In his self-serving speech to Beelzebub, Satan tells an astonishing lie, “Here [in Hell] at least/We shall be free. . .” Only the corrupted mind of a demon could look at the prison of Hell and call himself free. No state of being outranks Hell in the absence of true freedom. Hell is the “state of definitive self-exclusion from communion with God and the blessed. . .”(CCC 1033). When we definitively, finally exclude ourselves from communion with God, we are in Hell. Since God—Who is Love, Truth, Beauty, and Freedom—is our supernatural end, our ultimate goal in this life and the life to come, the choices we make are freest when they bring us closer to our goal. If we have already given up on our goal of being with God forever, then every decision we make thereafter is chained to some other goal, some other end. Lucifer abandons his supernatural goal—one that he has already achieved as an angel—and chains himself to pride, jealousy, and power. To soothe his deeply wounded sense of self-esteem, He boasts that he would rather rule in Hell than serve in Heaven. The lie that he lives is this: even though he imagines himself to be the King of Hell, he is actually a slave to every sort of corruption. He serves while believing himself to be the master.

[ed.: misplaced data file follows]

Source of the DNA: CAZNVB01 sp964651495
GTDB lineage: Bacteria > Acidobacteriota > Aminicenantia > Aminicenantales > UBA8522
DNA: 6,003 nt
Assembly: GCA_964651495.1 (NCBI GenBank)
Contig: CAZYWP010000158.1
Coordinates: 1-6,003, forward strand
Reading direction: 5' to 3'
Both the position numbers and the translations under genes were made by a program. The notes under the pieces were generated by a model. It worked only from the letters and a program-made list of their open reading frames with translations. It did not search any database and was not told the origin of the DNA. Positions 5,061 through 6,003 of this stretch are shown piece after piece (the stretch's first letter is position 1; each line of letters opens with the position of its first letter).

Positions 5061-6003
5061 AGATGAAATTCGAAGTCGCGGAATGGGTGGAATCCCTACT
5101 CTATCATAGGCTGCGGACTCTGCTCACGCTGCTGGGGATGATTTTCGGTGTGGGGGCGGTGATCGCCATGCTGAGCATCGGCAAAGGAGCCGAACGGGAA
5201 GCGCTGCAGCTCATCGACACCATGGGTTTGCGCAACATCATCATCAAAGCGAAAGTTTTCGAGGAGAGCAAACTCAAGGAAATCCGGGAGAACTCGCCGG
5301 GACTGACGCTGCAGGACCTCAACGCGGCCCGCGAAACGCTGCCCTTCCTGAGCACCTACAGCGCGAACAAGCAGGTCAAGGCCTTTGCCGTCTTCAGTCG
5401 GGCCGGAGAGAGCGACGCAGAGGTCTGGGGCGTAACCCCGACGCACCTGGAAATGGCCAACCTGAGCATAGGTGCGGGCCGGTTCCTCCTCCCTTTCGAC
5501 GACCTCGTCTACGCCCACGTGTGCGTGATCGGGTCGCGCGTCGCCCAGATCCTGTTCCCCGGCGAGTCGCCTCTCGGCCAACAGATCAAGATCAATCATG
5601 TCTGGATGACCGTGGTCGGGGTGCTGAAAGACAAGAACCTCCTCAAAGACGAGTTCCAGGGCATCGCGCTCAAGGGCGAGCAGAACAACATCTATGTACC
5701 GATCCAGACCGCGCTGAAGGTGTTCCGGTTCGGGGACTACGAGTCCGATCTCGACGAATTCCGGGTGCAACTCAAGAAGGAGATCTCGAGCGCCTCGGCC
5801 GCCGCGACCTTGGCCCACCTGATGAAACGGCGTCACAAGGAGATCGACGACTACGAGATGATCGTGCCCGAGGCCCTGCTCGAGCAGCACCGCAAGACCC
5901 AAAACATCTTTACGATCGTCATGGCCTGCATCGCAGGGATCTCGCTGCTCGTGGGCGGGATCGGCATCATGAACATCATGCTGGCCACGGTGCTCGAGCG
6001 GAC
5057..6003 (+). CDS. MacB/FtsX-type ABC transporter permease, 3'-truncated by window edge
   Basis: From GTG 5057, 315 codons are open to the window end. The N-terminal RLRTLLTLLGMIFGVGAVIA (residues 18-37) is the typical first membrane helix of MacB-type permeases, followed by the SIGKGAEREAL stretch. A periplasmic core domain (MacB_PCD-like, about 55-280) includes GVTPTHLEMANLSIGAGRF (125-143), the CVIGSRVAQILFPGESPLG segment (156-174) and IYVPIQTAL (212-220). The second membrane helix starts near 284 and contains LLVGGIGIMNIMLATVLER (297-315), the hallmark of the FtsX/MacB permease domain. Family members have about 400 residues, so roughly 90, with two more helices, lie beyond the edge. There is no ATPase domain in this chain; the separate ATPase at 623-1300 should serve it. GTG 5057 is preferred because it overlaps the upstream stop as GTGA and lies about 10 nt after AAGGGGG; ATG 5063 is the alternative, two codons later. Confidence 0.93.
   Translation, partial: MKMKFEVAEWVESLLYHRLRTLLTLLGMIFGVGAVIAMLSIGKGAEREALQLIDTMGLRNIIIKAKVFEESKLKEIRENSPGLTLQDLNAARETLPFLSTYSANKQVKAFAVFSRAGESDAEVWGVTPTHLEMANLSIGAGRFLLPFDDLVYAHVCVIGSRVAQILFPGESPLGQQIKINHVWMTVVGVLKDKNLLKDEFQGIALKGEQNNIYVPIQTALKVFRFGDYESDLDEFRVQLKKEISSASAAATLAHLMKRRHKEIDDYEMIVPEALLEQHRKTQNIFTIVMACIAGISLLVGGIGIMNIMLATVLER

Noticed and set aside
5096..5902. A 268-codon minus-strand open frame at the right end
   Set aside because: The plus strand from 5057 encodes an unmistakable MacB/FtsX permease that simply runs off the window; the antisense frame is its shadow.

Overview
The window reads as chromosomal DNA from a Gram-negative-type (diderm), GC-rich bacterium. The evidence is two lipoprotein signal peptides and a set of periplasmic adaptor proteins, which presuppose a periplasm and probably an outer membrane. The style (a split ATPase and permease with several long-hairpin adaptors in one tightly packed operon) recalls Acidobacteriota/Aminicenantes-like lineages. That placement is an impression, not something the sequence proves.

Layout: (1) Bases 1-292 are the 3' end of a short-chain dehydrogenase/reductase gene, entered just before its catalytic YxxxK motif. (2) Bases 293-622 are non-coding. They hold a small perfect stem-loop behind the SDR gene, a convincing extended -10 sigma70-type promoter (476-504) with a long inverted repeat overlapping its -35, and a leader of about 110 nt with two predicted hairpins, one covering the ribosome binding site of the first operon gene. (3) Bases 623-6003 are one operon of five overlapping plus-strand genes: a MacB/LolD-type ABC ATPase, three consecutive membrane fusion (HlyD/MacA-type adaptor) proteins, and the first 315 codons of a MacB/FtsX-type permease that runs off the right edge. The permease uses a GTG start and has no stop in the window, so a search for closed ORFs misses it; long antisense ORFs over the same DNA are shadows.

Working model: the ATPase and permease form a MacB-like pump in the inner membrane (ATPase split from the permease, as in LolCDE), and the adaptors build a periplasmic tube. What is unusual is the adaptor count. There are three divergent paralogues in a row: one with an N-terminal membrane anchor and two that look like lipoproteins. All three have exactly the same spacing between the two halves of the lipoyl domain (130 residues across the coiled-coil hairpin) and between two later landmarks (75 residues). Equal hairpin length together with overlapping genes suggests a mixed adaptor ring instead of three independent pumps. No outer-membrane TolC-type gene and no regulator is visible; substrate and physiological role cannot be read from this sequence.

All this talk about Lucifer's fall from heaven and his imaginary rise as Satan, King of Hell, serves to make a rather simple point: if we will to be free, we will serve. We will serve God, His creatures, His Church, and we will do so with the same love with which He loves us. This means setting aside willful pride, that entitled sense of self-sufficiency and independence; surrendering jealousy, the dangerous coveting of another's blessings and gifts; and the idolatrous worship of control, popularity, wealth, reputation, and the need to always be right. Loving and humble service given for the greater glory of God brings peace to a raucous mind and troubled heart. And the best way to set yourself on the road to destruction is to declare yourself independent from our only source of true freedom: service in love, service given for no other reason than because God loves you. Satan says it best, “I will not serve. For me, it is better to reign in Hell than serve in Heaven.” Good luck with that.